Reflect the figure with the given vertices across the given line.
X(2, –1), Y(–4, –3), Z(3, 2); y-axis
The reflection of (x, y) is (-x, y).
Z’
Z
X’
Y
X(2,–1)
X’ (-2, -1)
Y(–4,–3)
Y’ (4, -3)
Z(3, 2)
X
Y’
Z ’(-3, 2)
Graph the image and preimage.
Example: 6
Reflect the figure with the given vertices across the given line.
R(–2, 2), S(5, 0), T(3, –1); y = x
S’
R
The reflection of (x, y) is (y, x).
T’
S
R’
T
R(–2, 2)
R’ (2, –2)
S (5, 0)
S’ (0, 5)
T(3, –1)
T ’(–1, 3)
Graph the image and preimage.
Example: 7
Reflect the rectangle with vertices S(3, 4),
T(3, 1), U(–2, 1) and V(–2, 4) across the x-axis.
V
U
U’
V’
S
T
T’
S’
The reflection of (x, y) is (x,–y).
S(3, 4)
S’ (3, –4)
T(3, 1)
T ’(3, –1)
U(–2, 1)
U ’(–2, –1)
V(–2, 4)
V ’(–2, –4)
Graph the image and preimage.
To find coordinates for the image of a figure in
a translation, add a to the x-coordinates of
the preimage and add b to the y-coordinates
of the preimage.
Translations can also be described by a rule
such as (x, y)  (x + a, y + b).
Example: 8
Find the coordinates for the image of ∆ABC after the
translation (x, y)  (x + 2, y - 1). Draw the pre image and
image.
Step 1 Find the coordinates of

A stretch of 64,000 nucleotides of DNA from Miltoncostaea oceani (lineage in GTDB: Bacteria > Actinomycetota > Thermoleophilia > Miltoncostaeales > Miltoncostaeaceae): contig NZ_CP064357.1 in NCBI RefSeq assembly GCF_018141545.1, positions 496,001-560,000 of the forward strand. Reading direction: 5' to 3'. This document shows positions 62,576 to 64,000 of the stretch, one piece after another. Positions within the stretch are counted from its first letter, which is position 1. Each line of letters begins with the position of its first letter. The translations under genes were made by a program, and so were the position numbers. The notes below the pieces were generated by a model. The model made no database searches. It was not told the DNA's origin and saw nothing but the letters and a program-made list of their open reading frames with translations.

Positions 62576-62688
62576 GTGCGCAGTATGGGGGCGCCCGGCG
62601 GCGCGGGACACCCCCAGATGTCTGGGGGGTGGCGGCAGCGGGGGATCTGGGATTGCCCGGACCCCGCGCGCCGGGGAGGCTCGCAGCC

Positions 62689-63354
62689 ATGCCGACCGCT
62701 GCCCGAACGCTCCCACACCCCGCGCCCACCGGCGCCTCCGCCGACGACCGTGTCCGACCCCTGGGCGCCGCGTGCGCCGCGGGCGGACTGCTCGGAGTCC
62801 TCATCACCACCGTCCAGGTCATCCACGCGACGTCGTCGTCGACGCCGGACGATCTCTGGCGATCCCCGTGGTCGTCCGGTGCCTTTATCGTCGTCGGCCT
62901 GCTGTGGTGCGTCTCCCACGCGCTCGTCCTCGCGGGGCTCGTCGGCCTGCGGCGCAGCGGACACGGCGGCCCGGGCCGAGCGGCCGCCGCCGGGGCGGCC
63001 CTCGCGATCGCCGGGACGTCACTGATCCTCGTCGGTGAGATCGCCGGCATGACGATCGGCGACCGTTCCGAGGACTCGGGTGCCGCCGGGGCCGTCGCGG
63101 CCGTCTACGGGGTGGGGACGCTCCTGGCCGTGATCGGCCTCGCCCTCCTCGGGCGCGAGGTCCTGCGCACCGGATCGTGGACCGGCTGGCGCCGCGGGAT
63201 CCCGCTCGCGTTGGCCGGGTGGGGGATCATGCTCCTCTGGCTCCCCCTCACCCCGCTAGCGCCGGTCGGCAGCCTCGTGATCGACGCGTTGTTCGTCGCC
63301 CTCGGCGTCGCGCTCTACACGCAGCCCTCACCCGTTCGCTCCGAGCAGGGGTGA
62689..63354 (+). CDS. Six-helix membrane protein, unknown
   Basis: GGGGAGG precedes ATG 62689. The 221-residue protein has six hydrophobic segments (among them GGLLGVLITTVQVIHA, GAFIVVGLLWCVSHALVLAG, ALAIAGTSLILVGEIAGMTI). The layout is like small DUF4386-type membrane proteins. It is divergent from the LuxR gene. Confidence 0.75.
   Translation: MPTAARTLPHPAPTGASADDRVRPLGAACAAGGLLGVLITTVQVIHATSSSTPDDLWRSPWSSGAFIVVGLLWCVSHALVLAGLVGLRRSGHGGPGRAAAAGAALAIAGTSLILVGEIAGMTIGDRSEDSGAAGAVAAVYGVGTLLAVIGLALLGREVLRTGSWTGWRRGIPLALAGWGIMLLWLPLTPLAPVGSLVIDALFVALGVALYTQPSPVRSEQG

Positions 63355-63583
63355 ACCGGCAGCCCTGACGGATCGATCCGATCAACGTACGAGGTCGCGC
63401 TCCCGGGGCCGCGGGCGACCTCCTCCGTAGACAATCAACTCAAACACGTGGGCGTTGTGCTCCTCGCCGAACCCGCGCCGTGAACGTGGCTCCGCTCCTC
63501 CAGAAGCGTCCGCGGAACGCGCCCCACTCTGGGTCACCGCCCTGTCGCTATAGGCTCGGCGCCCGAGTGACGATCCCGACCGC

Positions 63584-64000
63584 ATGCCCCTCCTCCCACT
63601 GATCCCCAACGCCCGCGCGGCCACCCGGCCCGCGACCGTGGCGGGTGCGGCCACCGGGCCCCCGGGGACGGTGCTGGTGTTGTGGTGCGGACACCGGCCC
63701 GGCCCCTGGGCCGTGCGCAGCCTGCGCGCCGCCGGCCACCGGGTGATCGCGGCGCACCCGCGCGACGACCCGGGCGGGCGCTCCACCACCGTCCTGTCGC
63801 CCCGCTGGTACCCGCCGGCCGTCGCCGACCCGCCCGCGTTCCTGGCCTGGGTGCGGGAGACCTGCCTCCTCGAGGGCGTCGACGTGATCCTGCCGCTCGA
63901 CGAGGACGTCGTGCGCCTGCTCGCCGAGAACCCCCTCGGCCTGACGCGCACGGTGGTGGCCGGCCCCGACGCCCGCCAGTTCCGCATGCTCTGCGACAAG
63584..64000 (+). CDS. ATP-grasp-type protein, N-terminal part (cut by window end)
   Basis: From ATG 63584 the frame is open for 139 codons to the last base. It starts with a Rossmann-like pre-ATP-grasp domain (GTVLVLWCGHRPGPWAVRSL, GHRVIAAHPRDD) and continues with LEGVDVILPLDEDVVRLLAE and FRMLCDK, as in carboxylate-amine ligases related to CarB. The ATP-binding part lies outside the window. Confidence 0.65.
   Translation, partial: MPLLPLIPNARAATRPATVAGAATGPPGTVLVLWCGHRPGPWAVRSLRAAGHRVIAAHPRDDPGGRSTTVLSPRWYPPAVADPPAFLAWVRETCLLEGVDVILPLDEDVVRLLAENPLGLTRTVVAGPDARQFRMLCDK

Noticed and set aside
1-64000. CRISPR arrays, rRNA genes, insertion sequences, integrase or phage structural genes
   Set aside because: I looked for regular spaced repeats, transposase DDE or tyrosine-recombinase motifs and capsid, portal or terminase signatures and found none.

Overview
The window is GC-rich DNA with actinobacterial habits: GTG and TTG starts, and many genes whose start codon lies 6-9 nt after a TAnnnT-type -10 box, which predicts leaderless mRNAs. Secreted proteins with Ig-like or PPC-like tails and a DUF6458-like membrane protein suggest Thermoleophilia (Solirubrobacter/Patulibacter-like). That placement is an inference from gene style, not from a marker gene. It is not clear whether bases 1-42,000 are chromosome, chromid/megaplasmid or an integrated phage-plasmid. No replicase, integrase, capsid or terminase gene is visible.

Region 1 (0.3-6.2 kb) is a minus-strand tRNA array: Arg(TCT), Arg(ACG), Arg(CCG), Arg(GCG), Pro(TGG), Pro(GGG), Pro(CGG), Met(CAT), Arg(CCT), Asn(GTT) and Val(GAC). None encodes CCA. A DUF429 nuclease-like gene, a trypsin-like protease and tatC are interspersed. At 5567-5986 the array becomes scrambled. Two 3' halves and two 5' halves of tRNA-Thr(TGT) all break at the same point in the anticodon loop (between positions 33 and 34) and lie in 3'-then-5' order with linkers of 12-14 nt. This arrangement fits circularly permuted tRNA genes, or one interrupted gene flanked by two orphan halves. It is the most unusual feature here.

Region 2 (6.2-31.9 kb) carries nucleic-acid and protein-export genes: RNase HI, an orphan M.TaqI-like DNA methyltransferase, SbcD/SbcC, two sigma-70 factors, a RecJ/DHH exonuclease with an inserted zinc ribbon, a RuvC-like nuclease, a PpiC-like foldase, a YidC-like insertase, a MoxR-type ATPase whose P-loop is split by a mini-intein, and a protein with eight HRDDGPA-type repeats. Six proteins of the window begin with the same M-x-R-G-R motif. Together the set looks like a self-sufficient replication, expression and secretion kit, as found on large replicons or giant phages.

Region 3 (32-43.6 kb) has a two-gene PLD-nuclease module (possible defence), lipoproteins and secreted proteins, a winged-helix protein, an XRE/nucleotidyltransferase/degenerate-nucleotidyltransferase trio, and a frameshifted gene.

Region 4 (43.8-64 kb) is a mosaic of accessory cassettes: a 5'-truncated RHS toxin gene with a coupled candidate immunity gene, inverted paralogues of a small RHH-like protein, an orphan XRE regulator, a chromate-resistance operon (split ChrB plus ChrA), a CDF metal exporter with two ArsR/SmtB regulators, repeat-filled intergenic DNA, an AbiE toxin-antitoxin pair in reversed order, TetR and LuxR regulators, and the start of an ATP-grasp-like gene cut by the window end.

∆ABC.
The vertices of ∆ABC are A(–4, 2), B(–3, 4),
C(–1, 1).
Step 2 Apply the rule to find the vertices of
the image.
A’(–4 + 2, 2 – 1) = A’(–2, 1)
B’(–3 + 2, 4 – 1) = B’(–1, 3)
C’(–1 + 2, 1 – 1) = C’(1, 0)
Step 3 Plot the points. Then finish drawing the image by
using a straightedge to connect the vertices.
Example: 9
Find the coordinates for the image of JKLM after the translation
J’
K’
(x, y)  (x – 2, y + 4). Draw the image.
Step 1 Find the coordinates of
JKLM.
The vertices of JKLM are J(1, 1), K(3, 1),
L(3, –4), M(1, –4), .
M’
Step 2 Apply the rule to find the vertices of
the image.
J’(1 – 2, 1 + 4) = J’(–1, 5)
K’(3 – 2, 1 + 4) = K’(1, 5)
L’(3 – 2, –4 + 4) = L’(1, 0)
M’(1 – 2, –4 + 4) = M’(–1, 0)
Step 3 Plot the points. Then finish drawing the image by
using a straightedge to connect the vertices.
L’
Example: 10
The figure shows part of a tile floor. Write a rule for the
translation of hexagon 1 to hexagon 2.
Step 1 Choose two points.
Choose a Point A on the preimage and a
corresponding Point A’ on the image. A
has coordinate (2, –1) and A’ has
A’
coordinates
Step 2 Translate.
To translate A to A’, 2 units are subtracted
from the x-coordinate and 1 units are